I'm hoping to post some links to various gluten free sites to offer encouragement to those who are on this same diet.  If you know of any, please leave the information in the comment box.

Sunday, May 9, 2010

Happy Mother's Day

A Mother's Day Prayer from Magnificat :

Loving Father,

as a mother gives life and nourishment to her children,
so you watch over your Church.
Bless these women,
that they may be strengthened as Christian mothers.
Let the example of their faith and love shine forth.
Grant that we, their sons and daughters,
may honor them always
with a spirit of profound respect.
Grant this through Christ our Lord.

Saturday, May 8, 2010

Lesson Planning

After using a different lesson planner for each of the 8 years we've been homeschooling, I finally decided to come up with my own.  Nothing seemed to work exactly the way I wanted it to.  Part of the problem is that my planning involves times when I am working with the kids as a group, times when they will work with me individually, and times when they will work independently.  My lesson planners usually ended up with lots of sticky notes added, or notes scribbled in the margins. 
To make the planner I first thought about our daily routine.  We start together, then we have some time individually, then we end all together again.  I divided our day, according to this basic routine, into blocks.  In a previous post  I wrote about how we have settled into a nice routine that includes some mini-breaks throughout the day.  This is still working well for us and the blocks of time are divided by these breaks. 

  I will be planning for 6 weeks at a time.  I'm finding this works well as six weeks seems to be a good length for most "units" we will study in science or history.  Planning in advance will also free up the weekend time that I usually spend writing lesson plans.  We'll see.  I've only planned for six weeks in advance once so far.

The planner is organized in a 3 ring binder.  When I print it, I will print pages 1 and 3 back to back.  These will be put into a page protector in the binder.  Then I will make 6 copies of page 2.  These will go behind that page protector.  Obviously, pages 1 and 3 are for the entire 6 weeks, and page 2 is a weekly page so there needs to be 6 of them.  Hopefully, that will all make sense when you see the examples below.  I don't know how to make a pdf file, so I just scanned these.  You can click on them to make them bigger.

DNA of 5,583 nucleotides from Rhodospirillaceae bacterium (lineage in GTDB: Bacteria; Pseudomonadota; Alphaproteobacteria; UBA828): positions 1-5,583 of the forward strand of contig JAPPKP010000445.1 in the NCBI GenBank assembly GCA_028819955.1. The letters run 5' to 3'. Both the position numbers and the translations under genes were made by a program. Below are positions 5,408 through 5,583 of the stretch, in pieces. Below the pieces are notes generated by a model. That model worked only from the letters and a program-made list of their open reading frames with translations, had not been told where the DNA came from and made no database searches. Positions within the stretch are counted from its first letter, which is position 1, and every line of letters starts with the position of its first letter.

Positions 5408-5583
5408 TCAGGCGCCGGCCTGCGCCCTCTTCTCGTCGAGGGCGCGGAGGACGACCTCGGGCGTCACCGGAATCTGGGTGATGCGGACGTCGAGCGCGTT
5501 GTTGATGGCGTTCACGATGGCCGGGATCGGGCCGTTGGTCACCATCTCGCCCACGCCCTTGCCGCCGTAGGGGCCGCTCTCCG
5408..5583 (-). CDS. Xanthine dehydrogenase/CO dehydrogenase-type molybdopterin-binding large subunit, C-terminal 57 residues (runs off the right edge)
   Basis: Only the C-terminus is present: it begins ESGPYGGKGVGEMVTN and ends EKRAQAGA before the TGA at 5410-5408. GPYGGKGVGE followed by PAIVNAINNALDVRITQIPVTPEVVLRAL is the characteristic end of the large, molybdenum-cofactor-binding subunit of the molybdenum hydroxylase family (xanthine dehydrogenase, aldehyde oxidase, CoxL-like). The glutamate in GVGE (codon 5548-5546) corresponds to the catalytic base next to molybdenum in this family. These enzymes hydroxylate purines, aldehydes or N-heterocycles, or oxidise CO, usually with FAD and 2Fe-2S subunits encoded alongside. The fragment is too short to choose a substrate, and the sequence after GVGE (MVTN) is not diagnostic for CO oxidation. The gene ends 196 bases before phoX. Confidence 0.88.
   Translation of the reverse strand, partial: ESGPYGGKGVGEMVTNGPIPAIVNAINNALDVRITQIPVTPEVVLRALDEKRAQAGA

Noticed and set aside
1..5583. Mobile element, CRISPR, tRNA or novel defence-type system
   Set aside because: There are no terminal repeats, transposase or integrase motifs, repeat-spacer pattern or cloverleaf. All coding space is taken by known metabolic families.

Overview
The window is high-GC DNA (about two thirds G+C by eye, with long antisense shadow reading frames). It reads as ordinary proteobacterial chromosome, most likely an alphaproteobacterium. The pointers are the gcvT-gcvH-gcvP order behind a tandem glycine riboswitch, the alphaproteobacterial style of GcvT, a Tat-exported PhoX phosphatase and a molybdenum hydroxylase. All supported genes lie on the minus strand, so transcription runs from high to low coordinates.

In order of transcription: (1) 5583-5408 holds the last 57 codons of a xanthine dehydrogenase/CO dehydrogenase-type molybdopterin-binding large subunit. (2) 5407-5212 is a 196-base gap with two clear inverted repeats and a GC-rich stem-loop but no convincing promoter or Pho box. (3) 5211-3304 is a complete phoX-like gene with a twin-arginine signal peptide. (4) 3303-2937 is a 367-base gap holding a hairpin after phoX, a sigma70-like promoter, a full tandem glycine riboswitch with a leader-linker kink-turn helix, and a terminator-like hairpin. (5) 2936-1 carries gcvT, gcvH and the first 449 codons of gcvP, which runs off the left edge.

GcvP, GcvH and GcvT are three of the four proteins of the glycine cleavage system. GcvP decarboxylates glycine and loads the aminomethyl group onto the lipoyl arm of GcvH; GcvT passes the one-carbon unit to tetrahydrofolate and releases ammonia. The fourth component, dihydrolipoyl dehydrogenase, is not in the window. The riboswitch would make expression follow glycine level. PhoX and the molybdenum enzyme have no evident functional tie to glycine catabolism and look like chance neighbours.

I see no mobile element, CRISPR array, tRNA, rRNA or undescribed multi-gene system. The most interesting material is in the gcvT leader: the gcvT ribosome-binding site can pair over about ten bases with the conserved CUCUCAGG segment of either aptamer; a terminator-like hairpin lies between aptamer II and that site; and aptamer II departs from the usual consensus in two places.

Below is page 1. 

Under the dates at the top there is a section for the History Selection which I will read aloud to the kids.  This reading aloud during breakfast has become something the kids really enjoy.  This is not a time to read text books, but historical fiction that all the kids find interesting. 

Following the history read aloud, once the children are done with their breakfast, we do copy work.  Copy work used to be one of the subjects the kids did during their independent work time, but I really want to stress that they do this neatly.  So, we all do it at the dining room table together.  Once the kids learn the proper formation of the letters for handwriting, copywork takes the place of handwriting practice.  You can see on the planner that there is a different topic for copywork each day.  Monday, it is a selection taken from their language arts book, Tuesday it is a selection from one of the pieces of literature we are reading, Wednesday the selection is from the coming Sunday's gospel, and Thursday the copywork is from a saint that we are currently reading about.  (Friday we don't do copywork.)

Finally for page 1 there is a table for our Religion lessons.  Above the table there are the numbers 1-6, followed by "O"s.  These are my attempt at a reminder for me to go over each child's Catechism questions with them daily.  I'm not always good at doing this so I'm hoping that the need to check that "O" will be a good reminder.

Page 2 is to be copied 6 times, one for each week of the six week period.  For some reason, a couple of the column lines aren't showing up, but you can tell where they should be.